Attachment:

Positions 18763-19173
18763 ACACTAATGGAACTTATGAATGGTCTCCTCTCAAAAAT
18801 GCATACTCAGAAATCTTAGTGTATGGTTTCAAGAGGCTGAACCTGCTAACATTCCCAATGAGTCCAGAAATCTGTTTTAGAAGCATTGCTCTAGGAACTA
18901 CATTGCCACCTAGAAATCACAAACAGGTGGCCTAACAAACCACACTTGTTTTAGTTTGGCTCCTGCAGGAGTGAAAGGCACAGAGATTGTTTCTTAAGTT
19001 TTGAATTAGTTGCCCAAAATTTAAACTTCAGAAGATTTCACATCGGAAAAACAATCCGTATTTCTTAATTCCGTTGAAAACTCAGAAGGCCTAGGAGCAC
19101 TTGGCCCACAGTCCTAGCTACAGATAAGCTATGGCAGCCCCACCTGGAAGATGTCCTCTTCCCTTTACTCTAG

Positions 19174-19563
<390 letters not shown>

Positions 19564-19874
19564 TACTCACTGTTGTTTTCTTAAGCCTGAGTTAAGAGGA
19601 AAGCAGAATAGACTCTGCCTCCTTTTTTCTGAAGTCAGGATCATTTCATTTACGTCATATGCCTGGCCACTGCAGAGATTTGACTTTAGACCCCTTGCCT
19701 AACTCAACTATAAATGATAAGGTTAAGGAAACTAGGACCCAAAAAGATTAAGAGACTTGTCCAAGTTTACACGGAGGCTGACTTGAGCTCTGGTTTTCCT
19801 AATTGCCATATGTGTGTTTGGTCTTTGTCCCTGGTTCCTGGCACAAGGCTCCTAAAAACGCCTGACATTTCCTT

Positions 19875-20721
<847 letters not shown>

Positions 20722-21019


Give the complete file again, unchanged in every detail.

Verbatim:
Positions 18763-19173
18763 ACACTAATGGAACTTATGAATGGTCTCCTCTCAAAAAT
18801 GCATACTCAGAAATCTTAGTGTATGGTTTCAAGAGGCTGAACCTGCTAACATTCCCAATGAGTCCAGAAATCTGTTTTAGAAGCATTGCTCTAGGAACTA
18901 CATTGCCACCTAGAAATCACAAACAGGTGGCCTAACAAACCACACTTGTTTTAGTTTGGCTCCTGCAGGAGTGAAAGGCACAGAGATTGTTTCTTAAGTT
19001 TTGAATTAGTTGCCCAAAATTTAAACTTCAGAAGATTTCACATCGGAAAAACAATCCGTATTTCTTAATTCCGTTGAAAACTCAGAAGGCCTAGGAGCAC
19101 TTGGCCCACAGTCCTAGCTACAGATAAGCTATGGCAGCCCCACCTGGAAGATGTCCTCTTCCCTTTACTCTAG

Positions 19174-19563
<390 letters not shown>

Positions 19564-19874
19564 TACTCACTGTTGTTTTCTTAAGCCTGAGTTAAGAGGA
19601 AAGCAGAATAGACTCTGCCTCCTTTTTTCTGAAGTCAGGATCATTTCATTTACGTCATATGCCTGGCCACTGCAGAGATTTGACTTTAGACCCCTTGCCT
19701 AACTCAACTATAAATGATAAGGTTAAGGAAACTAGGACCCAAAAAGATTAAGAGACTTGTCCAAGTTTACACGGAGGCTGACTTGAGCTCTGGTTTTCCT
19801 AATTGCCATATGTGTGTTTGGTCTTTGTCCCTGGTTCCTGGCACAAGGCTCCTAAAAACGCCTGACATTTCCTT

Positions 19875-20721
<847 letters not shown>

Positions 20722-21019